Amber, Christian, Jay, and their friends are back to face the challenges of confronting It to save the life of their friend, Katie, who is being held captive in Hell. Before they can face the challenge of traveling to the depths of darkness where only the souls of the tortured and dead stir, they must use witchcraft to view the past and learn as much as they can about the murders of the Hamilton family. After witnessing these horrific murders by It, they learn vital information that helps them to prepare to rescue Katie from a place where dark witches, demons, and the devil call home. Once they have learned this crucial information from the past, Amber recruits the help of Jay and other vampires to train and guide them through the darkness below. Their powers and abilities as a team are strengthened as they travel to Hell to save Katie. Amber is warned early on, though, that not everyone she trusts can be trusted. What secrets are revealed in the house on Highway 89? Can they rescue Katie from Hell and keep everyone alive while doing so? Let your fingers carefully travel the pages of this book to find out.
The epic final battle this series deserves! With a dash of new characters, a realistic evolution of power, and the ultimate face off we’ve been waiting for, this series finale did not disappoint!
Through Christian Eyes
A true Christian would look at the cover and immediately see the conflicting themes in this book: witchcraft versus Christianity. The problem is that Kessell wrote these two as if they co-exist in defeating evil when Leviticus 19:31 clearly states otherwise: “Regard not them that have familiar spirits, neither seek after wizards, to be defiled by them: I am the Lord your God.”
On page 33, Christian says, “You are humans challenging demons from Hell.” Not only is that impossible to do without God, but the whole book makes it seem as though magic is what defeats Satan and that in comparison to the witches, Cindy and Snakes look rather silly for exercising their holy faith in God through prayer during battles. To be written realistically according to Christian faith, it should be the other way around. Our God is greater than all evil, and through Him alone do we stand a chance against the wiles of the Devil.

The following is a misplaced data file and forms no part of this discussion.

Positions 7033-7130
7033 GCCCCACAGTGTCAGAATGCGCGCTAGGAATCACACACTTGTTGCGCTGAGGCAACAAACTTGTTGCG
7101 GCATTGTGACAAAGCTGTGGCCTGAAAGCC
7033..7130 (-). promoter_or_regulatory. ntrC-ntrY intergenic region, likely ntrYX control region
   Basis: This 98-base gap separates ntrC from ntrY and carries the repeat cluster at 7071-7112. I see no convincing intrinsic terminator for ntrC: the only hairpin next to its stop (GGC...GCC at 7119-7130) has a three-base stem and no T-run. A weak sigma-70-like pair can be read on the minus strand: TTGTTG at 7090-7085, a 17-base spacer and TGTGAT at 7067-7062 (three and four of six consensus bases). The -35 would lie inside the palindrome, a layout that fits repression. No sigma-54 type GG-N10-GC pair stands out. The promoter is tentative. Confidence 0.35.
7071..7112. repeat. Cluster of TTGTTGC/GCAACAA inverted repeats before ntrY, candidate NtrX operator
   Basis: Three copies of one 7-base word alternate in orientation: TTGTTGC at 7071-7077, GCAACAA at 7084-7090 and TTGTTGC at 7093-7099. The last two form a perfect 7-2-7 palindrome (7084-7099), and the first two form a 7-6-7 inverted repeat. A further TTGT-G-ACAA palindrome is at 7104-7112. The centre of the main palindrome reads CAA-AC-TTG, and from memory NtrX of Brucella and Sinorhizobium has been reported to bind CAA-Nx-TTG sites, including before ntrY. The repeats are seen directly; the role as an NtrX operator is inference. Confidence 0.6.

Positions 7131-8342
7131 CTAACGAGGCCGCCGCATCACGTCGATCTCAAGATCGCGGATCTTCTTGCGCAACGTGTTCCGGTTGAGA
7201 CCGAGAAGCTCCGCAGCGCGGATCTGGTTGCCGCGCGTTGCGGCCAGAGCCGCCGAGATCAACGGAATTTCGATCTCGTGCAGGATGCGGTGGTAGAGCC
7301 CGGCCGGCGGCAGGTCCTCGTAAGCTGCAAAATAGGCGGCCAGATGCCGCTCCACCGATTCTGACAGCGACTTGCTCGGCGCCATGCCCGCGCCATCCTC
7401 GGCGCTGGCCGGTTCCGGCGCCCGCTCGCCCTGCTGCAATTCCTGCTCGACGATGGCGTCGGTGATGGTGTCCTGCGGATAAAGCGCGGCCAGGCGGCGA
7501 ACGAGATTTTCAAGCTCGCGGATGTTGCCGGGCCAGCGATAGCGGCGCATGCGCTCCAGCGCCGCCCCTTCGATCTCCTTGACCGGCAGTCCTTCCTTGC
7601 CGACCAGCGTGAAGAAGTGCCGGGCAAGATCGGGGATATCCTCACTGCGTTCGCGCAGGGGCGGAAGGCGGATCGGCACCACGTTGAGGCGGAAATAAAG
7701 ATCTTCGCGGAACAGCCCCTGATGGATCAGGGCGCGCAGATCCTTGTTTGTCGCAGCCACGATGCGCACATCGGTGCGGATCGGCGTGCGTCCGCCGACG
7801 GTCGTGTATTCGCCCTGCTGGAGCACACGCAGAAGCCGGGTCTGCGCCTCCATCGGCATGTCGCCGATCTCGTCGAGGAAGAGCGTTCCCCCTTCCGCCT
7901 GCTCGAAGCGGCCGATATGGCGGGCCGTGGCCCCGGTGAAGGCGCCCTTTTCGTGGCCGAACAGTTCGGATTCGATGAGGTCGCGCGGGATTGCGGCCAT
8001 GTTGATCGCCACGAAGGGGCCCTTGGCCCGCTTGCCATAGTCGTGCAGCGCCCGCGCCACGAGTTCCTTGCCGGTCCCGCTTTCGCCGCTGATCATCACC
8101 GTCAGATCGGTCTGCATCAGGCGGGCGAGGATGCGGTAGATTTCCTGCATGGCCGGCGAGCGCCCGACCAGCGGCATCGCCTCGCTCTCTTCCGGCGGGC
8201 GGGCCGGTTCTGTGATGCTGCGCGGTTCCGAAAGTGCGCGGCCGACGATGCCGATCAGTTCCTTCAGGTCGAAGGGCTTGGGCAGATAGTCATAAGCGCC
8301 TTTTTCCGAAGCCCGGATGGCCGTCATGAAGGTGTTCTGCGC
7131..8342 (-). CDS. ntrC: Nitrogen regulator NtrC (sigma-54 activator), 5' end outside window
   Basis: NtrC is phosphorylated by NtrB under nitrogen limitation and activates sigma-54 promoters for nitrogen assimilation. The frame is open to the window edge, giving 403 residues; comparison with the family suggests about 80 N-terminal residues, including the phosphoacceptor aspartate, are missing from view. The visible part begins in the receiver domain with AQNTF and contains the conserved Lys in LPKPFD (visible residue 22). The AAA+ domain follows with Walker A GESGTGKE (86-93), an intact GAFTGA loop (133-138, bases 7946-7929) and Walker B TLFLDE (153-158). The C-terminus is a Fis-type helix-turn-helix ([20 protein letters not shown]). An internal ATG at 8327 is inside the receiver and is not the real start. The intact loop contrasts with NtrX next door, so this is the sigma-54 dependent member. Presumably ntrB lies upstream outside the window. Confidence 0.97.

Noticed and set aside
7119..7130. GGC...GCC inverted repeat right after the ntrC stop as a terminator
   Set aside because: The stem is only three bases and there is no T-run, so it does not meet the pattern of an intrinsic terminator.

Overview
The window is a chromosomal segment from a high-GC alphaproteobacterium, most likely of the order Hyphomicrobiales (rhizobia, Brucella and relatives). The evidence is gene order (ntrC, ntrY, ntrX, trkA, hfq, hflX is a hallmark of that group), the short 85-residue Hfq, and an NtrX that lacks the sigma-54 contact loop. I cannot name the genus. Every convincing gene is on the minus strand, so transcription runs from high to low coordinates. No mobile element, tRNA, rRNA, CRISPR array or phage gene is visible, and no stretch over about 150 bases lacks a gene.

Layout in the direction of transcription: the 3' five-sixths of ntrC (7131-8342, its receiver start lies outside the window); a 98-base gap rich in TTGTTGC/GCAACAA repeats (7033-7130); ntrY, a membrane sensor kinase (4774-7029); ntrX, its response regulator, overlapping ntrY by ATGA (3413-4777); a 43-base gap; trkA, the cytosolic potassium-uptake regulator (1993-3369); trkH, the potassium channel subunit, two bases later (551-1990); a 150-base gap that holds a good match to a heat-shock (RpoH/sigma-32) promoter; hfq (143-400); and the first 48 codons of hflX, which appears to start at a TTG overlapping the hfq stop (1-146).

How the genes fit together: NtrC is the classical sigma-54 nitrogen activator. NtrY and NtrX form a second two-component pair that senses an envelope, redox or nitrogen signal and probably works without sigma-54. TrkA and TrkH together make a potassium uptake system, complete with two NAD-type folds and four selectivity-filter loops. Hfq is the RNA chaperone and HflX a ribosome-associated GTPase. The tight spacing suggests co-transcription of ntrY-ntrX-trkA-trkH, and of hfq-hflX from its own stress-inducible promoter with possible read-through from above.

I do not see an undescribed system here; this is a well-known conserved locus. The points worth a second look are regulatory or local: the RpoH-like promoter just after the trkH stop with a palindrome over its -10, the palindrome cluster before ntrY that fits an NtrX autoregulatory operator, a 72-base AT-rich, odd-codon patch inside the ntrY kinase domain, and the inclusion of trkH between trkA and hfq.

So many of the fine details regarding the demonic aspects were inaccurate. Like this line from page 94: “Really hard to imagine anything filled with so much hate ever being capable of love.” This is in reference to the demon It that has been the main antagonist for the book series. The problem is that demons have never been capable of love. Not even as angels were they beings of love; angels are beings of obedience. To think a demon or angel is capable of love is simply misleading.
My Problem with Magic
Not only is it religiously wrong, but it feels like a cheat. When writing magic, you can give your characters ANY power you want. Through spells (that are basically just poems that rhyme) your characters can be armed with EXACTLY the power they need to defeat their enemies at EXACTLY the right time. I would much rather watch a character struggle to face and overcome their fears than to watch them be armed with the PERFECT weapon and unrealistically take down their enemies.
For instance, in this book Christian had a power to wave his hand in front of people’s faces and erase their memory. Not only was this totally random the first time he did it, but it just felt fake. Eventually, by the third time he does it, you accept it as his power but still. Felt like the easy way out of facing his problem.
What I Loved
- New characters! Bryan was a great addition to the story, as were the vampires. It was cool watching this army form over the course of the book.
- The length of time the characters developed their skills was realistic in order to face the power they were up against. Kessell didn’t rush into the final battle, and it made getting in and getting out of Hell feel more imperative.
- The fact that Kessell isn’t afraid to kill off main characters makes you terrified the entire book. You don’t know who It will slaughter next, and I love the thrill of never knowing who the survivors are until the end.
- Kessell has been setting up a history for the House on Highway 89 since book one, but in this book all the timelines weaved together flawlessly. The coolest part was that Kessell wrote the witches’ history so well that Katie being the answer to everything seemed realistic, not just overplayed because she was the original witch from book one.
What I Disliked
- Kessell made Christian obviously evil from the start of the book, but made Amber oblivious to it the whole time. Even though he had the ability to erase memory, Amber remembered a lot of what she saw about him that should have given him away. It seemed on the nose and redundant that Amber didn’t catch it before.
- What happened to Jin Ho during the training (I’m avoiding spoilers here) seemed random and unnecessary. Why choose this character for that? He posed the least threat to the culprit. I think, if something had happened to him in the House when they time traveled, that would have seemed at least more grounded in the plotline.
- Random moments about Christian’s sexual fantasies with women felt so uncomfortable to read. I see what Kessell was going for and maybe it’s just me, but they felt oddly thrown in and just, unsuitable to the type of evil he was.
The witchcraft was strong in this book, so it’s hard for me to give it a thousand thumbs up when I, as a Christian, don’t support that. But in regards to Kessell’s writing, the character development, and entertainment value…a THOUSAND THUMBS UP! Kessell wrote the ending we needed, and it was through a bloody path trailing behind one badass demon: It That Has No Name.